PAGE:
Insurance Claim Review: Review of claims by insurance companies to determine liability and amount of payment for various services. The review may also include determination of eligibility of the claimant or beneficiary or of the provider of the benefit; determination that the benefit is covered or not payable under another policy; or determination that the service was necessary and of reasonable cost and quality.Insurance Claim Reporting: The design, completion, and filing of forms with the insurer.Insurance, Health: Insurance providing coverage of medical, surgical, or hospital care in general or for which there is no specific heading.Insurance, Accident: Insurance providing coverage for physical injury suffered as a result of unavoidable circumstances.Insurance Carriers: Organizations which assume the financial responsibility for the risks of policyholders.Insurance Coverage: Generally refers to the amount of protection available and the kind of loss which would be paid for under an insurance contract with an insurer. (Slee & Slee, Health Care Terms, 2d ed)Health Systems Plans: Statements of goals for the delivery of health services pertaining to the Health Systems Agency service area, established under PL 93-641, and consistent with national guidelines for health planning.Insurance: Coverage by contract whereby one part indemnifies or guarantees another against loss by a specified contingency.TaiwanHealth Expenditures: The amounts spent by individuals, groups, nations, or private or public organizations for total health care and/or its various components. These amounts may or may not be equivalent to the actual costs (HEALTH CARE COSTS) and may or may not be shared among the patient, insurers, and/or employers.Insurance, Long-Term Care: Health insurance to provide full or partial coverage for long-term home care services or for long-term nursing care provided in a residential facility such as a nursing home.Health Care Costs: The actual costs of providing services related to the delivery of health care, including the costs of procedures, therapies, and medications. It is differentiated from HEALTH EXPENDITURES, which refers to the amount of money paid for the services, and from fees, which refers to the amount charged, regardless of cost.United StatesInsurance, Life: Insurance providing for payment of a stipulated sum to a designated beneficiary upon death of the insured.National Health Programs: Components of a national health care system which administer specific services, e.g., national health insurance.Databases, Factual: Extensive collections, reputedly complete, of facts and data garnered from material of a specialized subject area and made available for analysis and application. The collection can be automated by various contemporary methods for retrieval. The concept should be differentiated from DATABASES, BIBLIOGRAPHIC which is restricted to collections of bibliographic references.Health Services: Services for the diagnosis and treatment of disease and the maintenance of health.Insurance Pools: An organization of insurers or reinsurers through which particular types of risk are shared or pooled. The risk of high loss by a particular insurance company is transferred to the group as a whole (the insurance pool) with premiums, losses, and expenses shared in agreed amounts.Medically Uninsured: Individuals or groups with no or inadequate health insurance coverage. Those falling into this category usually comprise three primary groups: the medically indigent (MEDICAL INDIGENCY); those whose clinical condition makes them medically uninsurable; and the working uninsured.Republic of Korea: The capital is Seoul. The country, established September 9, 1948, is located on the southern part of the Korean Peninsula. Its northern border is shared with the Democratic People's Republic of Korea.Medicare: Federal program, created by Public Law 89-97, Title XVIII-Health Insurance for the Aged, a 1965 amendment to the Social Security Act, that provides health insurance benefits to persons over the age of 65 and others eligible for Social Security benefits. It consists of two separate but coordinated programs: hospital insurance (MEDICARE PART A) and supplementary medical insurance (MEDICARE PART B). (Hospital Administration Terminology, AHA, 2d ed and A Discursive Dictionary of Health Care, US House of Representatives, 1976)Insurance Selection Bias: Adverse or favorable selection bias exhibited by insurers or enrollees resulting in disproportionate enrollment of certain groups of people.Insurance, Liability: Insurance against loss resulting from liability for injury or damage to the persons or property of others.Hospitalization: The confinement of a patient in a hospital.Insurance Benefits: Payments or services provided under stated circumstances under the terms of an insurance policy. In prepayment programs, benefits are the services the programs will provide at defined locations and to the extent needed.Drug Costs: The amount that a health care institution or organization pays for its drugs. It is one component of the final price that is charged to the consumer (FEES, PHARMACEUTICAL or PRESCRIPTION FEES).Retrospective Studies: Studies used to test etiologic hypotheses in which inferences about an exposure to putative causal factors are derived from data relating to characteristics of persons under study or to events or experiences in their past. The essential feature is that some of the persons under study have the disease or outcome of interest and their characteristics are compared with those of unaffected persons.Insurance, Dental: Insurance providing coverage for dental care.Insurance, Health, Reimbursement: Payment by a third-party payer in a sum equal to the amount expended by a health care provider or facility for health services rendered to an insured or program beneficiary. (From Facts on File Dictionary of Health Care Management, 1988)Ambulatory Care: Health care services provided to patients on an ambulatory basis, rather than by admission to a hospital or other health care facility. The services may be a part of a hospital, augmenting its inpatient services, or may be provided at a free-standing facility.Health Benefit Plans, Employee: Health insurance plans for employees, and generally including their dependents, usually on a cost-sharing basis with the employer paying a percentage of the premium.Medicaid: Federal program, created by Public Law 89-97, Title XIX, a 1965 amendment to the Social Security Act, administered by the states, that provides health care benefits to indigent and medically indigent persons.Insurance, Major Medical: Insurance providing a broad range of medical services and supplies, when prescribed by a physician, whether or not the patient is hospitalized. It frequently is an extension of a basic policy and benefits will not begin until the basic policy is exhausted.Cohort Studies: Studies in which subsets of a defined population are identified. These groups may or may not be exposed to factors hypothesized to influence the probability of the occurrence of a particular disease or other outcome. Cohorts are defined populations which, as a whole, are followed in an attempt to determine distinguishing subgroup characteristics.Universal Coverage: Health insurance coverage for all persons in a state or country, rather than for some subset of the population. It may extend to the unemployed as well as to the employed; to aliens as well as to citizens; for pre-existing conditions as well as for current illnesses; for mental as well as for physical conditions.National Health Insurance, United StatesLogistic Models: Statistical models which describe the relationship between a qualitative dependent variable (that is, one which can take only certain discrete values, such as the presence or absence of a disease) and an independent variable. A common application is in epidemiology for estimating an individual's risk (probability of a disease) as a function of a given risk factor.Malpractice: Failure of a professional person, a physician or lawyer, to render proper services through reprehensible ignorance or negligence or through criminal intent, especially when injury or loss follows. (Random House Unabridged Dictionary, 2d ed)Health Care Reform: Innovation and improvement of the health care system by reappraisal, amendment of services, and removal of faults and abuses in providing and distributing health services to patients. It includes a re-alignment of health services and health insurance to maximum demographic elements (the unemployed, indigent, uninsured, elderly, inner cities, rural areas) with reference to coverage, hospitalization, pricing and cost containment, insurers' and employers' costs, pre-existing medical conditions, prescribed drugs, equipment, and services.Insurance, Hospitalization: Health insurance providing benefits to cover or partly cover hospital expenses.Health Insurance Portability and Accountability Act: Public Law 104-91 enacted in 1996, was designed to improve the efficiency and effectiveness of the healthcare system, protect health insurance coverage for workers and their families, and to protect individual personal health information.Incidence: The number of new cases of a given disease during a given period in a specified population. It also is used for the rate at which new events occur in a defined population. It is differentiated from PREVALENCE, which refers to all cases, new or old, in the population at a given time.Age Factors: Age as a constituent element or influence contributing to the production of a result. It may be applicable to the cause or the effect of a circumstance. It is used with human or animal concepts but should be differentiated from AGING, a physiological process, and TIME FACTORS which refers only to the passage of time.State Health Plans: State plans prepared by the State Health Planning and Development Agencies which are made up from plans submitted by the Health Systems Agencies and subject to review and revision by the Statewide Health Coordinating Council.Health Services Accessibility: The degree to which individuals are inhibited or facilitated in their ability to gain entry to and to receive care and services from the health care system. Factors influencing this ability include geographic, architectural, transportational, and financial considerations, among others.Eligibility Determination: Criteria to determine eligibility of patients for medical care programs and services.Risk Factors: An aspect of personal behavior or lifestyle, environmental exposure, or inborn or inherited characteristic, which, on the basis of epidemiologic evidence, is known to be associated with a health-related condition considered important to prevent.Private Sector: That distinct portion of the institutional, industrial, or economic structure of a country that is controlled or owned by non-governmental, private interests.Insurance, Psychiatric: Insurance providing benefits to cover part or all of the psychiatric care.Insurance, Pharmaceutical Services: Insurance providing for payment of services rendered by the pharmacist. Services include the preparation and distribution of medical products.Fees and Charges: Amounts charged to the patient as payer for health care services.Medical Assistance: Financing of medical care provided to public assistance recipients.Financing, Personal: Payment by individuals or their family for health care services which are not covered by a third-party payer, either insurance or medical assistance.Insurance, Physician Services: Insurance providing benefits for the costs of care by a physician which can be comprehensive or limited to surgical expenses or for care provided only in the hospital. It is frequently called "regular medical expense" or "surgical expense".Insurance, Disability: Insurance designed to compensate persons who lose wages because of illness or injury; insurance providing periodic payments that partially replace lost wages, salary, or other income when the insured is unable to work because of illness, injury, or disease. Individual and group disability insurance are two types of such coverage. (From Facts on File Dictionary of Health Care Management, 1988, p207)Cost Sharing: Provisions of an insurance policy that require the insured to pay some portion of covered expenses. Several forms of sharing are in use, e.g., deductibles, coinsurance, and copayments. Cost sharing does not refer to or include amounts paid in premiums for the coverage. (From Dictionary of Health Services Management, 2d ed)Social Security: Government sponsored social insurance programs.Patient Protection and Affordable Care Act: An Act prohibiting a health plan from establishing lifetime limits or annual limits on the dollar value of benefits for any participant or beneficiary after January 1, 2014. It permits a restricted annual limit for plan years beginning prior to January 1, 2014. It provides that a health plan shall not be prevented from placing annual or lifetime per-beneficiary limits on covered benefits. The Act sets up a competitive health insurance market.Liability, Legal: Accountability and responsibility to another, enforceable by civil or criminal sanctions.Time Factors: Elements of limited time intervals, contributing to particular results or situations.Managed Care Programs: Health insurance plans intended to reduce unnecessary health care costs through a variety of mechanisms, including: economic incentives for physicians and patients to select less costly forms of care; programs for reviewing the medical necessity of specific services; increased beneficiary cost sharing; controls on inpatient admissions and lengths of stay; the establishment of cost-sharing incentives for outpatient surgery; selective contracting with health care providers; and the intensive management of high-cost health care cases. The programs may be provided in a variety of settings, such as HEALTH MAINTENANCE ORGANIZATIONS and PREFERRED PROVIDER ORGANIZATIONS.Health Insurance Exchanges: State-provided health insurance marketplaces established under the PATIENT PROTECTION AND AFFORDABLE CARE ACT.Child Health Services: Organized services to provide health care for children.Workers' Compensation: Insurance coverage providing compensation and medical benefits to individuals because of work-connected injuries or disease.Income: Revenues or receipts accruing from business enterprise, labor, or invested capital.Compensation and Redress: Payment, or other means of making amends, for a wrong or injury.Health Care Surveys: Statistical measures of utilization and other aspects of the provision of health care services including hospitalization and ambulatory care.Socioeconomic Factors: Social and economic factors that characterize the individual or group within the social structure.Healthcare Disparities: Differences in access to or availability of medical facilities and services.Poverty: A situation in which the level of living of an individual, family, or group is below the standard of the community. It is often related to a specific income level.State Government: The level of governmental organization and function below that of the national or country-wide government.Cost Control: The containment, regulation, or restraint of costs. Costs are said to be contained when the value of resources committed to an activity is not considered excessive. This determination is frequently subjective and dependent upon the specific geographic area of the activity being measured. (From Dictionary of Health Services Management, 2d ed)Legislation, Food: Laws and regulations concerned with industrial processing and marketing of foods.Health Policy: Decisions, usually developed by government policymakers, for determining present and future objectives pertaining to the health care system.Models, Econometric: The application of mathematical formulas and statistical techniques to the testing and quantifying of economic theories and the solution of economic problems.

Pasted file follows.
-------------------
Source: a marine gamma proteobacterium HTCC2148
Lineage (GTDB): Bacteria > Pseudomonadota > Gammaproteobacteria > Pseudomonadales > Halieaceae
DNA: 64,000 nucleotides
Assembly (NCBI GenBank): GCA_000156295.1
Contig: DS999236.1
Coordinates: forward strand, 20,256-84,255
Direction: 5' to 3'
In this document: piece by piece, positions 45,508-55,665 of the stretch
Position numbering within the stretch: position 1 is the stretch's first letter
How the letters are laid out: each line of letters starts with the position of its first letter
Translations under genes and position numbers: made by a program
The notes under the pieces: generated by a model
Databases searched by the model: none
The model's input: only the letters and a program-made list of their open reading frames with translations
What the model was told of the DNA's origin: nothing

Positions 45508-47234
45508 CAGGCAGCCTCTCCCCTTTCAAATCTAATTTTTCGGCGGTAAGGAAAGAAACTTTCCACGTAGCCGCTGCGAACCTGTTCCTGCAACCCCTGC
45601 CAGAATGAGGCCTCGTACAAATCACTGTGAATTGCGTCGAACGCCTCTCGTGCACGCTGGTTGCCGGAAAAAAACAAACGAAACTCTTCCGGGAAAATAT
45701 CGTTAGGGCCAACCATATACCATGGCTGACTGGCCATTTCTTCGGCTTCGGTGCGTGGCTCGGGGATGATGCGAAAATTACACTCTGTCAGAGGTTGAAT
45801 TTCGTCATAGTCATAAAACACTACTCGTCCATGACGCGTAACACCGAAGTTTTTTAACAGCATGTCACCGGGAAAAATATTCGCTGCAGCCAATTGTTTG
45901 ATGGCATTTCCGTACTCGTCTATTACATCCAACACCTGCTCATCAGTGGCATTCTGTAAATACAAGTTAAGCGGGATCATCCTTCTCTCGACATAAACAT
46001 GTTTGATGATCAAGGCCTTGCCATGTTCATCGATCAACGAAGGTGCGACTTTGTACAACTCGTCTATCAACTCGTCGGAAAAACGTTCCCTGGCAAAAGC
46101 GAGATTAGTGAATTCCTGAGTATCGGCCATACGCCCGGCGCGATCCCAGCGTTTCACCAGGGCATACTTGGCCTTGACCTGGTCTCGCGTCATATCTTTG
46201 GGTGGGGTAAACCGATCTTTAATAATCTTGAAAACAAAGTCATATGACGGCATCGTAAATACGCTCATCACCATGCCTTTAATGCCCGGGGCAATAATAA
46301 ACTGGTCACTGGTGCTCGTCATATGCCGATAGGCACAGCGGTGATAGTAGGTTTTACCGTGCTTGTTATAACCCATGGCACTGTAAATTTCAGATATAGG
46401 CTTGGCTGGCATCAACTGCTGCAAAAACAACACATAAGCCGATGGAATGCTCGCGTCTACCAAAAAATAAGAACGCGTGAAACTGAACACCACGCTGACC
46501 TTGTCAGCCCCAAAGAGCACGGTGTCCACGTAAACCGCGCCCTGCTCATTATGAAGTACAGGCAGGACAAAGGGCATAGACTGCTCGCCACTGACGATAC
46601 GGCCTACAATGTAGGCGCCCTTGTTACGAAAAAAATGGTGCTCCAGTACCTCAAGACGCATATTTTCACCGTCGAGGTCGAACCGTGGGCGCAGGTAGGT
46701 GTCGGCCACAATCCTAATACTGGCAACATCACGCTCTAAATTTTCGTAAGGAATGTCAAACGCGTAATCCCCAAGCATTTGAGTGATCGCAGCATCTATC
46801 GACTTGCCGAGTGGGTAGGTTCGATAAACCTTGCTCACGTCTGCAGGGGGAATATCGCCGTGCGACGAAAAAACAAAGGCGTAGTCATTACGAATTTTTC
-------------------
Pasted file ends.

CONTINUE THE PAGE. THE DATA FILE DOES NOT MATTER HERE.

Patterns of anti-inflammatory therapy in the post-guidelines era: a retrospective claims analysis of managed care members. (1/676)